According to James Bethell of the Campaign for High Speed Rail, the potential for high-speed rail to find success in the United Kingdom seemed bleak just a year ago. He made this point during a Webinar co-sponsored by the U.S. High Speed Rail Association.
Together with Lucy James, Bethell presented how the campaign overcame considerable opposition to HSR in the UK, and how the successful campaign was carried out. To start things off, Bethell said there are four key benefit areas that HSR has to offer: capacity, economic, linking up the country and aspiration. In January the UK got the green light for HSR.
Over the last year, the campaign has been working nonstop to rebut the arguments of its often-time well-funded opponents and making the case for HSR to members of the British government and public alike. That message is of jobs, growth, mobility and railway capacity. The campaign mobilized a powerful coalition from across the political spectrum to support high-speed rail, which injected much needed balance into what had been a completely one-sided debate against HSR.
"You have to try to normalize the debate by clearing up the exaggeration," Bethell said in reference to the messages the opposition is sending out. To do this, it's important to fit your message to the right supporters. For example, if you are trying to make the argument for how high-speed rail benefits jobs, get a union member or someone in a similar role to voice that message.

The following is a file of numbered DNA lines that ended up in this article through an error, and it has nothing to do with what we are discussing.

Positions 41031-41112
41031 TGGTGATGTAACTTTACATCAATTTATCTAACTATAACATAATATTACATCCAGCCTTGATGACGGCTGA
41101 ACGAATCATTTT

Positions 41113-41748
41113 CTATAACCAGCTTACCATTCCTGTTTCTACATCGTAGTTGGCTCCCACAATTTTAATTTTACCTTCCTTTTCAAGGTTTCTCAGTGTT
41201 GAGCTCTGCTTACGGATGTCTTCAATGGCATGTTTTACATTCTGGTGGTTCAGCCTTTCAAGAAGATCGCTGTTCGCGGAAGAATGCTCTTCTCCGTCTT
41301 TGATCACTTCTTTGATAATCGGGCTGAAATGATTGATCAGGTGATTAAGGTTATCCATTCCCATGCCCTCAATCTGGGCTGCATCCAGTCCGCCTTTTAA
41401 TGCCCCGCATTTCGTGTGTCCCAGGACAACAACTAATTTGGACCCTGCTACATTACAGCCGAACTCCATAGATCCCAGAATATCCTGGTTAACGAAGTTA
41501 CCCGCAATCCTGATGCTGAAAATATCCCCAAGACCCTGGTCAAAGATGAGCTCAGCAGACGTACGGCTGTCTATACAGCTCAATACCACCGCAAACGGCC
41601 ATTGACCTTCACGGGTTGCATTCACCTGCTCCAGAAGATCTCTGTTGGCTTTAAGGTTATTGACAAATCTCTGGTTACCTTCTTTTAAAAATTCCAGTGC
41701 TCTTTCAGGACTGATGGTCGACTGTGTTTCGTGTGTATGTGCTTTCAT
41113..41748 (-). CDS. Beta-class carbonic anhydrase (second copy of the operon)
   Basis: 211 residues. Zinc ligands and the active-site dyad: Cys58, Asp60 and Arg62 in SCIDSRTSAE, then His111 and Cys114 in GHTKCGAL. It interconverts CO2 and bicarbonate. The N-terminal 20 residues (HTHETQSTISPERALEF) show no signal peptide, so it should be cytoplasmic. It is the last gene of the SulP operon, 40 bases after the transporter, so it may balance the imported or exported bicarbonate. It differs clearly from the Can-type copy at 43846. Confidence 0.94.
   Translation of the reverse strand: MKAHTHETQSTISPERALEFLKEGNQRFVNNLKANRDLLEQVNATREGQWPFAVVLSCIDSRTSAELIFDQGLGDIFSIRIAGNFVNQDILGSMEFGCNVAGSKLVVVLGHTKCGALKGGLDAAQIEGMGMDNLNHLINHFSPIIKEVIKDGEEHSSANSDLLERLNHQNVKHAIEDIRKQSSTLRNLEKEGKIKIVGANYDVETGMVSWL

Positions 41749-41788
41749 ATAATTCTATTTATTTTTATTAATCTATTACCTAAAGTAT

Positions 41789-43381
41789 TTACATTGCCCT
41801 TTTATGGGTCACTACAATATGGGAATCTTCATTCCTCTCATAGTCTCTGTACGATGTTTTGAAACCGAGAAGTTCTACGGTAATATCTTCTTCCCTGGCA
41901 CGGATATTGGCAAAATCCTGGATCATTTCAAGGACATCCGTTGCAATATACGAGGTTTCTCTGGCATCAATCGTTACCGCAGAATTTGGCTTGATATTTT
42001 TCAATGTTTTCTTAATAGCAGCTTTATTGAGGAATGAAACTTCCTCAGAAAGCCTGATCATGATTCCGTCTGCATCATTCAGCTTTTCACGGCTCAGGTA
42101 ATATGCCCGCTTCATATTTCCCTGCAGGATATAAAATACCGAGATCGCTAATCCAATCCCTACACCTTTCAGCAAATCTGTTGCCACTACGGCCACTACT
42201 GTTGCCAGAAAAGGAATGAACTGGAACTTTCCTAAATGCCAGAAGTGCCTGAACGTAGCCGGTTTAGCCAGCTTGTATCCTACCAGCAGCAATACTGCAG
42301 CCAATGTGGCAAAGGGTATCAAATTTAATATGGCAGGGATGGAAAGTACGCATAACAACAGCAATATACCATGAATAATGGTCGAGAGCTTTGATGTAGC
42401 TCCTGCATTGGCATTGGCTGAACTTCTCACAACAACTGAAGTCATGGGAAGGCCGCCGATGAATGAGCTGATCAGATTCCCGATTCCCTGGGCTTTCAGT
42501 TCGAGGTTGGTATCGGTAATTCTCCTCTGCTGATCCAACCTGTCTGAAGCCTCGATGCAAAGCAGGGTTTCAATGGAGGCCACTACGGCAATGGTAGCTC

The Campaign for High Speed Rail built a coalition of supporters among key groups including: business leaders, rail industry, civic leaders, parliamentarians, trade unions, economists and the public. From these groups, they recruited individuals to act as spokespeople for the cause.
Bethell and James advised that in the United States, we need to make the case for high-speed rail in a more structured way. They suggest that case studies for the business community need to be written about the employment opportunities HSR can provide. "You need to talk to people in a language they can understand," he said.
For politicians, high-speed rail means different things but for many of them it means jobs. "If high-speed rail is going to make sense at a political level, it has to tie the trains to jobs," Bethell said.
Bethell also suggested that the U.S. campaign needs to better engage the public. While a nationwide campaign may not make sense since projects are state-based, a strong regional effort can be successful.
James stressed that it was important in their campaign to mobilize civic and business leaders to spread the message. Much of the success of the Campaign for High Speed Rail can be attributed to giving supporters the right information and tools to get the message out and do a lot of the work themselves.
"You can turn something like this around; you just have to have the perseverance to do it," concluded James.
There will be a workshop about the UK high-speed rail grassroots campaign at USHSR's upcoming High Speed Rail Summit taking place at the end of this month in Washington, D.C.